1-Sentence-Summary: Emotional Agility provides a new, science-backed approach to navigating life’s many trials and detours on your path to fulfillment, with which you’ll face your emotions head on, observe them objectively, make choices based on your values and slowly tweak your mindset, motivation and habits.
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The character trait that I’m most proud of, and probably also most lucky to have, is that I’m incredibly mentally stable. Life can throw a hell of a lot of adversity at me, and I still won’t lose perspective. Susan David found not just a name for this capacity, but also a way to deliberately form it: Emotional Agility. It is the ability to observe and adapt your emotions to what the situation requires.
David is a PhD, Harvard psychologist and long-term researcher of what helps people achieve happiness and fulfillment. In 2016, she condensed years of research, coaching, speaking and consulting experience into a book. She crafted a 4-step process that helps us let our emotions support our outcomes, not dictate them.
Here are the first 3 so you can embrace life’s distaste for our plans, not resent it:
- Face your real feelings, don’t ignore the uncomfortable ones.
- Detach from emotions to see your true options.
- Use your core values to set goals that reflect the real you.
Nothing in life ever works out the way we want it. But what if that wasn’t a big deal? What if that was…fun? Let’s find out by studying emotional agility!
Lesson 1: Show up to your emotions, even the bad ones.
If you’re an optimistic person like me, chances are you tend to swallow bad feelings, downplay them as minor issues, and smile through the pain. While that’s a better approach than being a total drama queen, it’s still not perfect. Forced optimism can’t be sustained, which means it’s only a temporary solution to a permanent problem.
Susan cites the Mills longitudinal study as an example. Researchers studied the class photographs of a women’s foundation, determining who smiled genuinely and who faked it by analyzing facial expressions. They then tracked the women’s lives for decades after graduation. The result? Real smilers had better relationships, more control over their emotions and a higher level of life satisfaction.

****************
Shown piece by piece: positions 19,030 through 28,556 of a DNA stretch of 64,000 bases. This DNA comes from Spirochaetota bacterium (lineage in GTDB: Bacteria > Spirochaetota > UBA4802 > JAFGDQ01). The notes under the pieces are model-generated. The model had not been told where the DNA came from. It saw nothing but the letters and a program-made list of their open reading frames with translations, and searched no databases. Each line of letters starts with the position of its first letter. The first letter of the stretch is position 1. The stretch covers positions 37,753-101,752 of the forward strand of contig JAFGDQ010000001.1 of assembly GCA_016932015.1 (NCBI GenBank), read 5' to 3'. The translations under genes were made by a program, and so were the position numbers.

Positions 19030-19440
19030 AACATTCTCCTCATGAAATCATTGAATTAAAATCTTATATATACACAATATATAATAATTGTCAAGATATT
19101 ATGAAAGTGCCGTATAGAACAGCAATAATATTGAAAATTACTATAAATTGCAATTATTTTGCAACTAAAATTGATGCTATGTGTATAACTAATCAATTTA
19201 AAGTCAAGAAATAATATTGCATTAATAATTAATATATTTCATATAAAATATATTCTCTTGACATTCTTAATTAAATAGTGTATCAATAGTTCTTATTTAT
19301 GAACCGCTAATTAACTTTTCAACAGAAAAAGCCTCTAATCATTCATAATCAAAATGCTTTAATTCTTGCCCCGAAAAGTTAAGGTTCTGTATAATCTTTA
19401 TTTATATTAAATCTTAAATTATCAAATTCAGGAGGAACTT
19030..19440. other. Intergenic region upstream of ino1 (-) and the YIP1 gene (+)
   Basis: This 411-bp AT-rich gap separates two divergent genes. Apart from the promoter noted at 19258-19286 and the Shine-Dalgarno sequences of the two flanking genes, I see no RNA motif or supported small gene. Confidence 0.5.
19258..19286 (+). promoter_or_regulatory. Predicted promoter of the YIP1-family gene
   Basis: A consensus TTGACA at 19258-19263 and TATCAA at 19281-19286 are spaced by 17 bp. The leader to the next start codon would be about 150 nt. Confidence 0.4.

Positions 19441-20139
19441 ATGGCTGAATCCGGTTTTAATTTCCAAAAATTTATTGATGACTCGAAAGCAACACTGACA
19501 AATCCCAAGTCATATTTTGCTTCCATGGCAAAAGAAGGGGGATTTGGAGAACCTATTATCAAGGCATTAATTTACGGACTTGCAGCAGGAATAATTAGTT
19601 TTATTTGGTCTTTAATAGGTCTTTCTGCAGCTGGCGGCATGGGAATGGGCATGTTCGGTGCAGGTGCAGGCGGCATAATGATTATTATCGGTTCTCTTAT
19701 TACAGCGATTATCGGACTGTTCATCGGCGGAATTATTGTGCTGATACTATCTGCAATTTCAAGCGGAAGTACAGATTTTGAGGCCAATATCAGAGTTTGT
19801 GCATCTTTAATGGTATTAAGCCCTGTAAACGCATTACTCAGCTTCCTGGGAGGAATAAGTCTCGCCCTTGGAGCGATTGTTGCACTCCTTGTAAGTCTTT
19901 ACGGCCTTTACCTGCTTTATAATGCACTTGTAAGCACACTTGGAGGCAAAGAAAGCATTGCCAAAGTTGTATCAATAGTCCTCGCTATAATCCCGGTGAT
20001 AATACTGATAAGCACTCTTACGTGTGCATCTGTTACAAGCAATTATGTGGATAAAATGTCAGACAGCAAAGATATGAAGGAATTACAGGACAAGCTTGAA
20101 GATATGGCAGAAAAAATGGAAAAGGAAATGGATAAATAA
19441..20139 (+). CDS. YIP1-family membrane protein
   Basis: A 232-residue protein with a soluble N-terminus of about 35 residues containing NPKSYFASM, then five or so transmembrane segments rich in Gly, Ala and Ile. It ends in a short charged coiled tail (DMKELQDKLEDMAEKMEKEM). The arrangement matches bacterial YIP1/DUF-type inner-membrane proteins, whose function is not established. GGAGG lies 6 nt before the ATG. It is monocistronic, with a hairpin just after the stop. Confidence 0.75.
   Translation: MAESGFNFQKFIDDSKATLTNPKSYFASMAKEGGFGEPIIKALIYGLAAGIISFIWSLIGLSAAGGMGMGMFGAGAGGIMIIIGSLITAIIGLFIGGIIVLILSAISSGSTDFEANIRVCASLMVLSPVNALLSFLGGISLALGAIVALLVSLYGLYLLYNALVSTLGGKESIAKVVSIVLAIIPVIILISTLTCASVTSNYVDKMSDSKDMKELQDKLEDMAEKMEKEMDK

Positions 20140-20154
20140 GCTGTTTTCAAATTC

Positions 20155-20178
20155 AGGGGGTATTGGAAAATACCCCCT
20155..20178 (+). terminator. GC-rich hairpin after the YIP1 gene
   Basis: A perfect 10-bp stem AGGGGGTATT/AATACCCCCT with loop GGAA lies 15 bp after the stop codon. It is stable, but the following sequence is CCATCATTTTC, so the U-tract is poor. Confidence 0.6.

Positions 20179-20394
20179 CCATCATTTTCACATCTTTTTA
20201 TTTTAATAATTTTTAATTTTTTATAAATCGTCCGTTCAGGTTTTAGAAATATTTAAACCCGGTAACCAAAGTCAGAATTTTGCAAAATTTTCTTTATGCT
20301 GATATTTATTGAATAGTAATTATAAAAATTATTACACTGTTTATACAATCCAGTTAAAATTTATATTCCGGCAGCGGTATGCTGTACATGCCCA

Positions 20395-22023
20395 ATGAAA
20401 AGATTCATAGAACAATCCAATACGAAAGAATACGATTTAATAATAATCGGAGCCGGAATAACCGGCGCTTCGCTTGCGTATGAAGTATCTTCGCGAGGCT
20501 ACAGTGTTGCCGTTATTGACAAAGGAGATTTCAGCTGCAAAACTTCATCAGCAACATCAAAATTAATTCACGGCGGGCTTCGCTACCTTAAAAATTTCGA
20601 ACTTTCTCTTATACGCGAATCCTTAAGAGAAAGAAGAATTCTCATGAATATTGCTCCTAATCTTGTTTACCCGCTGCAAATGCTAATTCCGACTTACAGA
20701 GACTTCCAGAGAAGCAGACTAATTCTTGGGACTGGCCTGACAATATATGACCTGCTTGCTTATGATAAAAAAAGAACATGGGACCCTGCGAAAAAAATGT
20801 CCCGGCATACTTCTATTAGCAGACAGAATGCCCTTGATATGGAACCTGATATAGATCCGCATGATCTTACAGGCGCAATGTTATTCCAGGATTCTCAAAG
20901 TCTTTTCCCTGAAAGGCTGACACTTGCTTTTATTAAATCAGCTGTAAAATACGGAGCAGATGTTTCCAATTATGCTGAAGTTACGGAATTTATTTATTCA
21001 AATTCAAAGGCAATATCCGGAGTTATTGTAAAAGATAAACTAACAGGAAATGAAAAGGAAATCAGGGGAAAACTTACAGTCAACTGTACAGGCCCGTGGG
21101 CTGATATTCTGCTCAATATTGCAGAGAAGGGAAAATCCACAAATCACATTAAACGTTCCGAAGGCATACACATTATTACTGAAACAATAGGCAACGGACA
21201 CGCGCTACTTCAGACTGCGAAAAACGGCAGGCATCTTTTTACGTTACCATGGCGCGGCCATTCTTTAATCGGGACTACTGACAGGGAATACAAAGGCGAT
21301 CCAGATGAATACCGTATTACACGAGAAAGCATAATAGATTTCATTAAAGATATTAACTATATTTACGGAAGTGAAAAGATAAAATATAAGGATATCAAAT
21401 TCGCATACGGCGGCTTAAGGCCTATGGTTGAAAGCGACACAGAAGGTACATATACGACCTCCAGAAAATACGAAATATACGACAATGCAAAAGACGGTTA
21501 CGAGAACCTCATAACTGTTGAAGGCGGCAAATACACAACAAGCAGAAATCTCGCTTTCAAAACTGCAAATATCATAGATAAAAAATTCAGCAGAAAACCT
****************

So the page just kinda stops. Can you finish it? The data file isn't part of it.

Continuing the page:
That’s because even negative emotions can have positive consequences, as long as you face them directly and draw the right conclusions. So don’t smile when you don’t feel like it. Just because you have a grim look on your face as you sort out a tough issue at work does not mean life’s not good in that moment.
Lesson 2: Step out of your feelings to create distance and perspective.
Recognizing your emotions as they happen is a necessary precursor to consciously deciding how you’ll deal with them. However, it’s not easy. It’s a habit that takes practice. The practical part, the ability you’ll need to regularly exercise, is mindfulness. While being too mindful can be a problem, noticing your emotions allows you to step out and get some space.
Whether it’s an emotion, a physical sensation, a friend’s remark or an outside event, whatever you can attentively observe without judging it helps you act in a more refined way. When a Harvard study tracked 16 people before and after an eight-week meditation course in 2011, they saw positive, physical changes in the brain regions related to memory, stress management, empathy and identity. Other ways of developing mindfulness include journaling, exercise and personality tests.